My mother is a great woman — I’m not trying to say she’s a bad person in posting this. But she put way too much emphasis on looks. Led me to a ton of insecurities (then social anxiety, then depression that nearly took my life away). I think for her, coming from an extremely poor Gambian family, and finding herself with my wonderful father who is very fortunate to have gotten a good education and thus a large pay check is what her made this way. I think once she married my dad, she used materialistic things (weaves, makeup, jewelry, designer purses) to, “compensate” for what she never had before. And growing up she projected that on us. I never cared much for my looks — It just wasn’t important to me. But she is constantly bombarding us on what we are wearing, how are hair looks, or why we’re not wearing earrings. She never really understood what it did to us, or what it did to me at least. In middle school and high school I became so concerned about my looks, always so worried that I didn’t look good enough, falling into TEARS when I had a hair about of place. At one point, when the depression came, I just stopped. I mean I would go out looking like shit (pardon my French!). And then my relationship with my mom worsened (because we would argue over how I look — or more like, she would shout at me about how I looked) and my depression worsened and eventually my suicide attempt at age 17.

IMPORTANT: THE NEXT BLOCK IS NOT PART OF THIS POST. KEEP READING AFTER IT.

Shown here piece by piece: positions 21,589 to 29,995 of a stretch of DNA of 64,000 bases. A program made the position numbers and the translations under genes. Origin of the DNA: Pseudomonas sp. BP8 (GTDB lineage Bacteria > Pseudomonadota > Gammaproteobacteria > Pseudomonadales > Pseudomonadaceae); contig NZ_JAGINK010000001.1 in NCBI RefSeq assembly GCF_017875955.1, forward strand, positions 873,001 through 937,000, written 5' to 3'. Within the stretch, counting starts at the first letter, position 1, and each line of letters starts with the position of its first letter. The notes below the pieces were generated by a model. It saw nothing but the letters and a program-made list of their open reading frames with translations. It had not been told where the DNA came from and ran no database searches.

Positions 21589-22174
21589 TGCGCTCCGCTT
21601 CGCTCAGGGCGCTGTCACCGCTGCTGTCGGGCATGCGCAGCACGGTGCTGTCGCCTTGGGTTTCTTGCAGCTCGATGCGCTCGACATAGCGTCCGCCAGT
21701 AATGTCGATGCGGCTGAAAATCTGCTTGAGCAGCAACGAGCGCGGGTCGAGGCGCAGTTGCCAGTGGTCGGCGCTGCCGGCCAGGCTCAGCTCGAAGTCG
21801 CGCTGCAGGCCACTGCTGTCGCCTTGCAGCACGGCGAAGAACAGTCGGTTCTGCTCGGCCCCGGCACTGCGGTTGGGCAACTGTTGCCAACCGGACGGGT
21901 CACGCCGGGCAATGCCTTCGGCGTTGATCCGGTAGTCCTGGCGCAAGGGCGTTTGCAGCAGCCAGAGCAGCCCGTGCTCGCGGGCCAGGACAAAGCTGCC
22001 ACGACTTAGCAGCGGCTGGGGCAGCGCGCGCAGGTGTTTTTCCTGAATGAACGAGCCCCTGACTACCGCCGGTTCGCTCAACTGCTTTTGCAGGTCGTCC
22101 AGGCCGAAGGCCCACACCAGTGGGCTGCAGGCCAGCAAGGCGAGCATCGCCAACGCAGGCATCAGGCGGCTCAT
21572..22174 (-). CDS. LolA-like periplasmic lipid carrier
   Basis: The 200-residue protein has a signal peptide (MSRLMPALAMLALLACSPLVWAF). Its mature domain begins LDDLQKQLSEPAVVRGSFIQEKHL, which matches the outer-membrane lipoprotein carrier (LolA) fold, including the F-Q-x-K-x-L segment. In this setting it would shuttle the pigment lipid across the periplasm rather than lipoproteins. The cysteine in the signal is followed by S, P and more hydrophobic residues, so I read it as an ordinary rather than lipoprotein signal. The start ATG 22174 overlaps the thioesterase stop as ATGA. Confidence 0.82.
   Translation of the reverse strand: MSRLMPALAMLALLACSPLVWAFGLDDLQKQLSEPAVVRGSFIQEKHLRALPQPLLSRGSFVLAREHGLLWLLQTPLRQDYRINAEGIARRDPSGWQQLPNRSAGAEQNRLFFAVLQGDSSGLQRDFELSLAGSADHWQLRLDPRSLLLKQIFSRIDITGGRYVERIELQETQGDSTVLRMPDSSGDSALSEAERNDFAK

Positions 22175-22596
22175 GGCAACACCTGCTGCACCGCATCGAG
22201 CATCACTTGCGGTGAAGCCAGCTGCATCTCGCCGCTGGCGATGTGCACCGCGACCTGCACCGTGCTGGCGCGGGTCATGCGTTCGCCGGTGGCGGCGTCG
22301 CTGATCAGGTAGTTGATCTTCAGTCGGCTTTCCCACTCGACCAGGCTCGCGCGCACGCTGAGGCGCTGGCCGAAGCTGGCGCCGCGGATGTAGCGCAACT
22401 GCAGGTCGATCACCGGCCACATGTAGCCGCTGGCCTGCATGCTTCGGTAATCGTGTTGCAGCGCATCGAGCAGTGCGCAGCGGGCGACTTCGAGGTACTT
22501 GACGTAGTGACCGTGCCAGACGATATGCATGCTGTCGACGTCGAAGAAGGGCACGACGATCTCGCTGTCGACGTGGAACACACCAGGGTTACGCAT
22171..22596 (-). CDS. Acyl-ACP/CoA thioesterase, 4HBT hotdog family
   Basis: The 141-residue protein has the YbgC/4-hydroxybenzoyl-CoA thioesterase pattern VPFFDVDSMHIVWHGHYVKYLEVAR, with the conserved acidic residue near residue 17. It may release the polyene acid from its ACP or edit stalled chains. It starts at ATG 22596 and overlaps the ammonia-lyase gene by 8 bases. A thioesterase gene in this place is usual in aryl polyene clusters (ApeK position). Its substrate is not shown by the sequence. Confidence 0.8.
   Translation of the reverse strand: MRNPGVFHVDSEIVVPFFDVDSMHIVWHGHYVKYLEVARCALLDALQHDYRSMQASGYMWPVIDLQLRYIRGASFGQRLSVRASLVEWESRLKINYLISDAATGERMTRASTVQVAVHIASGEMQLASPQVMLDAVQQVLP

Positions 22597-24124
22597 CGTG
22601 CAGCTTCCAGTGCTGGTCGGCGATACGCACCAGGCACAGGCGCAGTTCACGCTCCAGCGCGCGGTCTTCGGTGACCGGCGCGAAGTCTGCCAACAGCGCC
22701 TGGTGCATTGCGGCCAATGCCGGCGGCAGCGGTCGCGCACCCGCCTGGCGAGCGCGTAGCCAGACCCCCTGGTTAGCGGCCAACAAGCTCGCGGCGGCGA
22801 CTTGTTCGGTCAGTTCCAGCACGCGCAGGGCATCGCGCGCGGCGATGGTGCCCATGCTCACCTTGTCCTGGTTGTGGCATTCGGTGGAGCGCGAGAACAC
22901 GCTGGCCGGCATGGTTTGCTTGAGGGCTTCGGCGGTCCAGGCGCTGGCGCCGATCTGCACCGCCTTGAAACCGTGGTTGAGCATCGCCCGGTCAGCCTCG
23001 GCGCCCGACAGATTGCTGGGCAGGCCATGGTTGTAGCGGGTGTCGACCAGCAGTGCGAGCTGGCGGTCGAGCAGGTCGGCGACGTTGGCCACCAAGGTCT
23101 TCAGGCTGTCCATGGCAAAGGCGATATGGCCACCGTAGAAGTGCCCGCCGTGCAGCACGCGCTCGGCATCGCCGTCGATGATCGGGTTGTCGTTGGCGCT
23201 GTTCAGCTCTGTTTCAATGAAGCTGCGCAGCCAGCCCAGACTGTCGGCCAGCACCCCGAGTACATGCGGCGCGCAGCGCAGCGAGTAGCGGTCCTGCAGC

Yah, that’s how bad putting an emphasis on looks can be for your child. Yes, your child shouldn’t go out of the house looking like a slave girl, but honestly looks are NOT what is important! Please, please teach your kids that. My dad would tell me, “You can have a cake that looks beautiful, covered in glitter and sparkles, but if the inside is cow poop, then none of that on the outside matters!”

  • Mrs.ChocolateStar

    Growing up my grandfather used to say to me “Baby it’s a lot of pretty girls out there”. Initially i was offended because i thought that he should think that i am the prettiest! But as an adult (and now the mother of a stunning little girl) I realize that he was trying to combat the constant barrage of comments about my looks and talent. He was teaching me to be more than just my looks. I kept that with me and always aimed to be “more than just a pretty face”.